Habibullah Golparipour was arrested in November 2009 and charged with membership in a Kurdish opposition party. On 7 May 2010, Iran Human Rights Voice announced his death sentence under the politically-motivated religious charge of Moharebeh, which means "armed war against God." The charge is commonly applied for armed resistance to the Islamic Republic, but has increasingly been used against religious and political opponents to the regime. Though Habibullah is originally from Sanandaj and was originally detained there, he was was sentenced by the Revolutionary Court in Mahabad, where he is currently held. Many Kurds are being transferred to provinces far from their homes, so that the Iranian regime may condemn, torture, and execute them and contain the news. Habibullah Golparipour and others' cases are an outrage. His death sentence violates Article 6(2) of the International Covenant on Civil and Political Rights (ICCPR), which states that the death penalty, when still used, may only be applied for the most serious offenses. Mr. Golparipour's membership in a political organization is no justification for his murder.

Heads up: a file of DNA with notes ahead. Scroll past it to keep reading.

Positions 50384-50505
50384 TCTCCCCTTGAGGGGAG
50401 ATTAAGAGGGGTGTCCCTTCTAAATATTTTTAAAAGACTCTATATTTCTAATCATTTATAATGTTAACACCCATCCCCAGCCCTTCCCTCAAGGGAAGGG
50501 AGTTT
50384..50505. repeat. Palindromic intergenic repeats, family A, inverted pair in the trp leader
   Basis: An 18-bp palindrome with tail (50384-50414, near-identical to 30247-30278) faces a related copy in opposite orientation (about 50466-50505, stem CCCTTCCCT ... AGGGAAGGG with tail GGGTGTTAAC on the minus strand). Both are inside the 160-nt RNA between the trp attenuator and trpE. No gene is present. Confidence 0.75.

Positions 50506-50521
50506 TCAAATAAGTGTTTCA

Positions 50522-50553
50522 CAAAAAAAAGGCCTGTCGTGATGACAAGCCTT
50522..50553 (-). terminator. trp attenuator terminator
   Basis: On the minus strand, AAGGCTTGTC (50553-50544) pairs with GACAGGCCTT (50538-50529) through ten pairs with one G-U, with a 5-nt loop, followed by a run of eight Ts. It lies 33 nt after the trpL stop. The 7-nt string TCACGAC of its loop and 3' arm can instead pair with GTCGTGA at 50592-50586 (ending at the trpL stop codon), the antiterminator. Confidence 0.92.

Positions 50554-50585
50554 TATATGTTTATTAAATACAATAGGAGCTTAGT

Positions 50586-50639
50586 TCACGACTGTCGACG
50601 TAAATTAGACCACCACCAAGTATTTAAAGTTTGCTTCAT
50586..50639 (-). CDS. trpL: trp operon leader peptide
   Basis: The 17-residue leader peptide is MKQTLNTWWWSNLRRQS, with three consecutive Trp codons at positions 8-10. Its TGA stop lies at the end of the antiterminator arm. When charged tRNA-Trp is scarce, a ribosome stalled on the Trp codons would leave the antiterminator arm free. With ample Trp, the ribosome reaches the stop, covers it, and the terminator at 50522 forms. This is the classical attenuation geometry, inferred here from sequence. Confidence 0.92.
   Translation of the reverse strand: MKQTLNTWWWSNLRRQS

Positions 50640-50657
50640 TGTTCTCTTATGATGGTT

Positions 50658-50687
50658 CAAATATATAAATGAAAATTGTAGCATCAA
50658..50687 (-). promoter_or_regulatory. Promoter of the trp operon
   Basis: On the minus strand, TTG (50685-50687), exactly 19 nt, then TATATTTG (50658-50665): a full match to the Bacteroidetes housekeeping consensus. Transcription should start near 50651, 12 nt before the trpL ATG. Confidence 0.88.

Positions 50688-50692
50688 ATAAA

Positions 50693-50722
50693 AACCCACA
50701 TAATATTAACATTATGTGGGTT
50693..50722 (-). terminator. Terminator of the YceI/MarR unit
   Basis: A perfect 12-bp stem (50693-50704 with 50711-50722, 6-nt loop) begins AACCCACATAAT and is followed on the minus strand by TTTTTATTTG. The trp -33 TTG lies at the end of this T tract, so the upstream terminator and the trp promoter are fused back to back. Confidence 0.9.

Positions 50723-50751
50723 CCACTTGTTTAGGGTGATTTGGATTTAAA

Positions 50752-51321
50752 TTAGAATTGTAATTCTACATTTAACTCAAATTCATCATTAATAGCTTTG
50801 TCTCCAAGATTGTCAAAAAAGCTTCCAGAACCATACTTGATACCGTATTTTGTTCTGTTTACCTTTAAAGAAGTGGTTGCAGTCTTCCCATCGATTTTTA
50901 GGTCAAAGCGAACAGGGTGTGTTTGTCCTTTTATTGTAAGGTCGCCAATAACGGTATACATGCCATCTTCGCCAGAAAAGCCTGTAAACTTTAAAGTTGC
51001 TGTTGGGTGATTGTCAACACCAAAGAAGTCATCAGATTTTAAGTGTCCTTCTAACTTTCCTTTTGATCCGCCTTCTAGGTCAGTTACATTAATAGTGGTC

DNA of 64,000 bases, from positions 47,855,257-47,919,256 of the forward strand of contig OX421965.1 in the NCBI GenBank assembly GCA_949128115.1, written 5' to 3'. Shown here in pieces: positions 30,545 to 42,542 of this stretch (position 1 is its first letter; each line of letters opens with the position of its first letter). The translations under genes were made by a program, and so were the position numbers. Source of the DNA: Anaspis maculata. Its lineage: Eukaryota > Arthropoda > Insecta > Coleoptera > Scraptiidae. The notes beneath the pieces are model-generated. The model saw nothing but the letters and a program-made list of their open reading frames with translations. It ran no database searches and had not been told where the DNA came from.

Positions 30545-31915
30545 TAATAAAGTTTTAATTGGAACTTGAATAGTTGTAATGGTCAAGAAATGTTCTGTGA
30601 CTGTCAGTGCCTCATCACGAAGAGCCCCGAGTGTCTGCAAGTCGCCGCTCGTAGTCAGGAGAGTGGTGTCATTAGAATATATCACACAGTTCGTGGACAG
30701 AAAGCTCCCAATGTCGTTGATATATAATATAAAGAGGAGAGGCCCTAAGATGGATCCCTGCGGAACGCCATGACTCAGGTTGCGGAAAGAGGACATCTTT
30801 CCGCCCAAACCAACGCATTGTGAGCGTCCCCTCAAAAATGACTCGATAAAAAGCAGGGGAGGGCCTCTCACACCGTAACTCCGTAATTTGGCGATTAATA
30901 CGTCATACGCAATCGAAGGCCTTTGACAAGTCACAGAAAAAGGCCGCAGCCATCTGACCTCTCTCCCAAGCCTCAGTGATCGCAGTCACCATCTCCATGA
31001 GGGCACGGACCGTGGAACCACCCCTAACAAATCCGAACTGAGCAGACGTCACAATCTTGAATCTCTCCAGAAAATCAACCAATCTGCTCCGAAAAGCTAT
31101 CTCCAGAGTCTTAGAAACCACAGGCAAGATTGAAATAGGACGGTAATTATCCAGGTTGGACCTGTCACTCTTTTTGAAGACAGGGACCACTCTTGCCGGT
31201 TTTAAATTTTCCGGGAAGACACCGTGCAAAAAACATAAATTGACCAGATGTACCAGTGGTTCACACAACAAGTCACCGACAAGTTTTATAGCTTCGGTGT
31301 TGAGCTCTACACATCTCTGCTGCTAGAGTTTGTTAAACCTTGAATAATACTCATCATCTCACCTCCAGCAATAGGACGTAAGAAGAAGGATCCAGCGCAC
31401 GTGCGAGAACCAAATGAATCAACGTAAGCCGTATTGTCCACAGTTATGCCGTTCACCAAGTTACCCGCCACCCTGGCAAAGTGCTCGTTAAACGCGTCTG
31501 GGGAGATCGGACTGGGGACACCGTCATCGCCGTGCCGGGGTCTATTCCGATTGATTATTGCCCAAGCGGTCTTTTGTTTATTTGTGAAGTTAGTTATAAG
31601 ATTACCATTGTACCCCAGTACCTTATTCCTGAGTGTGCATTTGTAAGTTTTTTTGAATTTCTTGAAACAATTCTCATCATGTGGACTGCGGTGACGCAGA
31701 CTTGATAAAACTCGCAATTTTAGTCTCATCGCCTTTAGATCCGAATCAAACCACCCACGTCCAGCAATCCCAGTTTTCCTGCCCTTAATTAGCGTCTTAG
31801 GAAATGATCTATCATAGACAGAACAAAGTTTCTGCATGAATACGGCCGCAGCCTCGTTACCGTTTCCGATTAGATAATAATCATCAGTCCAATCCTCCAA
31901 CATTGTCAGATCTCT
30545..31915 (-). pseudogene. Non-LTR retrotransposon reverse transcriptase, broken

We have assembled an sample letter and contact information (updated July 29) to Iranian officials in response to Amnesty International's recent Urgent Action Alert regarding Jafar Kazemi, thought to be at risk of imminent execution.
We also urge you to write to the United Nations on Mr. Kazemi's behalf.
January 9 Jafar Kazemi is reportedly due to be executed this Tuesday, January 11. He is considered in imminent danger of execution, and his family members have urged international human rights activists to advocate for him and save his life.
Jafar Kazemi was arrested after Quds Day protests on 18 or 19 September 2009. He was tried in Branch 28 of Revolutionary Court and sentenced to death for Moharebeh, or "enmity against God" and can be executed at any time. His lawyer has had limited access to Jafar. Although she filed an appeal with the Judiciary, the sentence was upheld and finalized on 28 April and will be forwarded to the Implementation Unit. Kazemi was charged and convicted of "propaganda" against the Iranian regime and harshly interrogated and pressured in prison to make a televised confession, which he refused. In a letter to the UN's secretary general urging the UN to take action, Kazemi's wife describes his brutal treatment in prison.